The storm, Hermine, which made landfall last week has been downgraded from a category one hurricane, to a tropical storm, to what's called a post-tropical cyclone. In general terms that just means a lower-strength event, said Rebecca Gould, a meteorologist with the National Weather Service.
"Really no different than a Nor’easter," said Gould. "You might get some showers, some rain, probably not until [Monday night] into [Tuesday]. Winds along the south coast will be a bit stronger than anywhere else. We’re expecting gusts up to about 30-35 mph. In Providence 25-30 mph gusts."
Hermine is currently off the coast of New York state, so it may be a day or two before Rhode Islanders feel her full effects added Gould.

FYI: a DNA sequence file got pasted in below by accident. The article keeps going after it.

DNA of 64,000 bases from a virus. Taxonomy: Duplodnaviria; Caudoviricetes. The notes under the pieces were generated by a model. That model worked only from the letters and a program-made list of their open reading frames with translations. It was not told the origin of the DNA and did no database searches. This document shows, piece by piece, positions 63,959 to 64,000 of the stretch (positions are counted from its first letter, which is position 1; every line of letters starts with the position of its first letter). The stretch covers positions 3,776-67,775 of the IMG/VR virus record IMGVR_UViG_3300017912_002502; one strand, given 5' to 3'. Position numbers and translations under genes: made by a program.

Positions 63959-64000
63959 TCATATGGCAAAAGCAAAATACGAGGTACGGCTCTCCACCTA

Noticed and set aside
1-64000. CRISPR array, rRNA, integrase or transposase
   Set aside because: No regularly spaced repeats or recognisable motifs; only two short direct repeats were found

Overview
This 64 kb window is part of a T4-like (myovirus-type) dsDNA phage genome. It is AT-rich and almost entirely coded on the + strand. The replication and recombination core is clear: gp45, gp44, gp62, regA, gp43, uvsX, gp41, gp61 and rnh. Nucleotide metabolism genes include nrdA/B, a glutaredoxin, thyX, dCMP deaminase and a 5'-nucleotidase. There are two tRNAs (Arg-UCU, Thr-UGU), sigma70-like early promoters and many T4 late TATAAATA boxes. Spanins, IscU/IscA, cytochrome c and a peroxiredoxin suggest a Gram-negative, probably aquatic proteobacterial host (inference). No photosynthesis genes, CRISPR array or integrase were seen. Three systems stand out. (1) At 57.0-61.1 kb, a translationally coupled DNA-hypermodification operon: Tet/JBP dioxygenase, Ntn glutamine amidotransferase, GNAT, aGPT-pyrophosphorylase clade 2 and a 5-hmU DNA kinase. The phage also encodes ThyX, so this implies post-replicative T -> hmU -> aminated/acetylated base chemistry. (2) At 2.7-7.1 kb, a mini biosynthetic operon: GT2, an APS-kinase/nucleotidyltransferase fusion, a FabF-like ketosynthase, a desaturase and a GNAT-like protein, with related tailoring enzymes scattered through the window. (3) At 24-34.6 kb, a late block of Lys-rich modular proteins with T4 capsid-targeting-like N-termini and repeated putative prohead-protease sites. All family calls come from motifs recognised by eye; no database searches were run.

"Right now she’s hanging out southeast of Long Island, about three-hundred miles southeast, so a good distance," said Gould. "She’s forecasted to pretty much just stay there for the next day or two, before heading off the northeast."
While the storm isn't expected to be exceptionally damaging, the National Weather Service has issued a hazardous weather outlook. And Gould said strong riptide might be the most dangerous result of Hermine.
"The biggest concern we have is with rip-currents," said Gould. "And combined with the wind, it’s ideal for producing, rip-currents, and even aside from rip-currents the ocean waters will be rough. So the seas are going to be a little bit higher than you would normally see them."
Gould said Hermine could linger in the area through Wednesday.